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Raise a Can-Do Baby

5 No-Fail Tips

Highlights 4Cs

Curious, Creative, Caring, and Confident™
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Build your baby's developing sense of self-esteem with everyday play and activities to help give your little one confidence in herself and her amazing abilities.
How to Raise a Can-Do Baby

What Baby Learns:


Cause and effect

Independent play

“Me do it!”

These three little words demonstrate your tot’s independence, her newly acquired skills, and most importantly her belief in herself. She knows she’s a can-do kid, and she’s ready to announce it to the world!

See Also: You Read Your Baby, Your Baby Reads You

Having a can-do attitude sets your baby up for success as she grows. She’ll have the confidence to try new things and face new situations, which is the best way to learn. Some babies seem to be born fearless and eager to try anything, while others are timid. But all can learn to have faith in their own abilities and to face fear and frustration head-on.

Of course, babies need help developing this attitude. Believe it or not, it starts with your being responsive, attentive parents. What’s the connection? Baby cries or fusses because he needs something (a clean diaper, a snuggle, a meal). Mom and Dad reassure him and give him what he needs. Baby starts to learn: I’m communicating. I’m sending a message, and I’m getting an answer; I must be a valuable person. Who knew a diaper change could do so much?

As your baby grows, you can build on this developing sense of self-esteem with everyday play and activities. If your baby was born with a confident temperament, you’ll play to his strengths. If your baby is more cautious by nature, you’ll help him master that quality and make it work for him.

5 Everyday Ways to Raise a Can-Do Baby

You don’t need any special activities or toys to build your baby’s confident spirit. It’s all about how you talk, play, and interact with her each day.

  1.  Make meals meaningful.
    Start by letting your baby try to help herself to small bits of fruit, O-shaped cereal, and so on. Then offer her a sturdy spoon and a bowl that won’t slide around on her tray. When she succeeds, offer specific praise: “You used your fingers to get that cereal right into your mouth. Yum!” If she gets frustrated, be reassuring but don’t take over. Show her what to do (you might put your hand over hers, and guide the spoon from bowl to mouth) and encourage her to try again.
  2. Play together.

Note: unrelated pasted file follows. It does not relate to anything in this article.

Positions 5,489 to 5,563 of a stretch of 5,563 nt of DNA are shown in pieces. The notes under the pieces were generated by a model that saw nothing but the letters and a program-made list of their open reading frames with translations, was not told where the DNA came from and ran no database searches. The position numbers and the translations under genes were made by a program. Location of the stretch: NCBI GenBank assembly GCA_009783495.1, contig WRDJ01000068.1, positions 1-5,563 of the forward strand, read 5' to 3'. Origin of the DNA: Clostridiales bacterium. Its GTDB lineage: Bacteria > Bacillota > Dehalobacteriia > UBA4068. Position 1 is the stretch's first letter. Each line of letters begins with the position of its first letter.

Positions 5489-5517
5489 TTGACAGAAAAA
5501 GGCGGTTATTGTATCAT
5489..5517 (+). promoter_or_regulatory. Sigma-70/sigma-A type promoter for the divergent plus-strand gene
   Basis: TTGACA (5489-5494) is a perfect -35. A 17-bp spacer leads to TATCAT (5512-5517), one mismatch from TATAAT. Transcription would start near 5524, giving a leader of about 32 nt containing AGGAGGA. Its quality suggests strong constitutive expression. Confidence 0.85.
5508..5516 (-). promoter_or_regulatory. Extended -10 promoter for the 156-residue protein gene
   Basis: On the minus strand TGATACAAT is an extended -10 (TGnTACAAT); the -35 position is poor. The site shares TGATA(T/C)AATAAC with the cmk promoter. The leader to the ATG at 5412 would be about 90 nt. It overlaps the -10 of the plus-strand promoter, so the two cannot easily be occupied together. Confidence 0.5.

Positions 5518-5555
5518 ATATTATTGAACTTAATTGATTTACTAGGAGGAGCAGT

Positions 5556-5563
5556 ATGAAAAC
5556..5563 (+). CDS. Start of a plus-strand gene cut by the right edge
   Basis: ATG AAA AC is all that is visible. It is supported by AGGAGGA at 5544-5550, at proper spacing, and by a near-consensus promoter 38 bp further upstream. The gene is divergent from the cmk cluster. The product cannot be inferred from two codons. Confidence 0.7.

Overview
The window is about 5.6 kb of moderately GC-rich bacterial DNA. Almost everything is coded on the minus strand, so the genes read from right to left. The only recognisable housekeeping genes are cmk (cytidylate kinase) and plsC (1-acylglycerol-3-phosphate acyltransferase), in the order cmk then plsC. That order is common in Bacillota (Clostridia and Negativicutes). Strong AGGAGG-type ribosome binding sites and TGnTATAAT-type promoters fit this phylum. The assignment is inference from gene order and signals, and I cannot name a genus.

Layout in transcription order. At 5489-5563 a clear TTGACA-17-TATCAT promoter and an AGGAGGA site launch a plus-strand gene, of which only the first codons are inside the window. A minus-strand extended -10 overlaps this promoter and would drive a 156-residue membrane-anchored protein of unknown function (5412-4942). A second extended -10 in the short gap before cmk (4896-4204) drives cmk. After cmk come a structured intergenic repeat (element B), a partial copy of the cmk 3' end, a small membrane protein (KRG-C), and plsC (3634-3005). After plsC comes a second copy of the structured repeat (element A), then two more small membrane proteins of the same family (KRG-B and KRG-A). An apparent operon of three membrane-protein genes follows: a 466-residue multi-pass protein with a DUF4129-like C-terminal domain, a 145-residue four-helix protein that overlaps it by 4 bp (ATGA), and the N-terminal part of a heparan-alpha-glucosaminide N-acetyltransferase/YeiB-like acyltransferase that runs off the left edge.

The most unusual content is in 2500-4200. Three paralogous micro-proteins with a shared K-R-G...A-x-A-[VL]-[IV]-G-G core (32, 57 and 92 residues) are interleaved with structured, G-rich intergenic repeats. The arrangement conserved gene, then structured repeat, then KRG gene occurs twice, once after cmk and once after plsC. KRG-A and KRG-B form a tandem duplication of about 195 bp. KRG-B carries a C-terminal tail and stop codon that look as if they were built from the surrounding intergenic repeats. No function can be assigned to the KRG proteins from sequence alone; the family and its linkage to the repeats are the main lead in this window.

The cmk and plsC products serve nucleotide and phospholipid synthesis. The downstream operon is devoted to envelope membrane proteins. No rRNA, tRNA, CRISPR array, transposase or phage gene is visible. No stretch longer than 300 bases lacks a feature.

Just about any toy you have helps your baby gain confidence, especially if you play with him. While solo, independent play is also important, your presence and attention during playtime can give your baby the courage to keep trying—to stack a block on top of another, or to press a button hard enough to make a sound. He’s not only learning about cause and effect (if this, then that!). He’s also realizing his own power: I made that happen! That means he has to do it on his own, so let him figure it out as much as he can while you offer gentle suggestions and demonstrations.
  3. Take dressing step-by-step.
    Babies and young toddlers don’t yet have the motor skills to grip a zipper pull or fasten a button. But little ones can help choose which T-shirt or pants to wear (given a few weather-appropriate choices). And they can help dress themselves by stretching out their arms, lifting up their feet, and so on. As they do, point out how they are learning to do a big-kid task and that someday they’ll put on their clothes all by themselves.
  4. Get creative.
    Set your toddler up with a piece of paper and a few fat crayons or some non-toxic, washable finger paints. Or try these messy sensory activities. The key is to avoid hovering or discouraging. Yes, she’ll make a mess, but she can’t hurt herself, so let her experiment. There’s no wrong way to play and create, so she can feel proud of whatever she produces.
  5. Climb, baby, climb!
    OK, you need to stand guard when your little one is experimenting with crawling, walking, and climbing. But he still needs to learn those skills and work those muscles. So make sure he has the time and space to do it. A huge, empty playroom isn’t necessary; just clear a modest space of sharp corners and hard objects and let your baby go. If he falls, don’t swoop in to save him. If he gets stuck, remind him that you believe in him and that he can try again. After all, he is a can-do kid!